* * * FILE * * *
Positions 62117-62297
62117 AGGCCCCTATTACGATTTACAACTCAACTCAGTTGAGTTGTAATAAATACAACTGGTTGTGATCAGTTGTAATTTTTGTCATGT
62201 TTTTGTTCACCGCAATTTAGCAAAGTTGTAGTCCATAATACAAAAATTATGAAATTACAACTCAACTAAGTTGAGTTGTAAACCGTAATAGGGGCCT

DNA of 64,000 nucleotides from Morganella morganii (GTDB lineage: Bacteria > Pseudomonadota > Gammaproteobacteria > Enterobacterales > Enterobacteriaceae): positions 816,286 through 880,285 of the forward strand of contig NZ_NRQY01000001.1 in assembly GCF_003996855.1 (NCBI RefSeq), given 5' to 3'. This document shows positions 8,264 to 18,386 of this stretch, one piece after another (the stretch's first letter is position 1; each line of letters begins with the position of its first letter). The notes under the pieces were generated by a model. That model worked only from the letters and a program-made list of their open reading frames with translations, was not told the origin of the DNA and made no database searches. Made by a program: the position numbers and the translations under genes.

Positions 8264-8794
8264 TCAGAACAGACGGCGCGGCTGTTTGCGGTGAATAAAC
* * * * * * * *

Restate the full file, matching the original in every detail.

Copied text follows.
Positions 62117-62297
62117 AGGCCCCTATTACGATTTACAACTCAACTCAGTTGAGTTGTAATAAATACAACTGGTTGTGATCAGTTGTAATTTTTGTCATGT
62201 TTTTGTTCACCGCAATTTAGCAAAGTTGTAGTCCATAATACAAAAATTATGAAATTACAACTCAACTAAGTTGAGTTGTAAACCGTAATAGGGGCCT

DNA of 64,000 nucleotides from Morganella morganii (GTDB lineage: Bacteria > Pseudomonadota > Gammaproteobacteria > Enterobacterales > Enterobacteriaceae): positions 816,286 through 880,285 of the forward strand of contig NZ_NRQY01000001.1 in assembly GCF_003996855.1 (NCBI RefSeq), given 5' to 3'. This document shows positions 8,264 to 18,386 of this stretch, one piece after another (the stretch's first letter is position 1; each line of letters begins with the position of its first letter). The notes under the pieces were generated by a model. That model worked only from the letters and a program-made list of their open reading frames with translations, was not told the origin of the DNA and made no database searches. Made by a program: the position numbers and the translations under genes.

Positions 8264-8794
8264 TCAGAACAGACGGCGCGGCTGTTTGCGGTGAATAAAC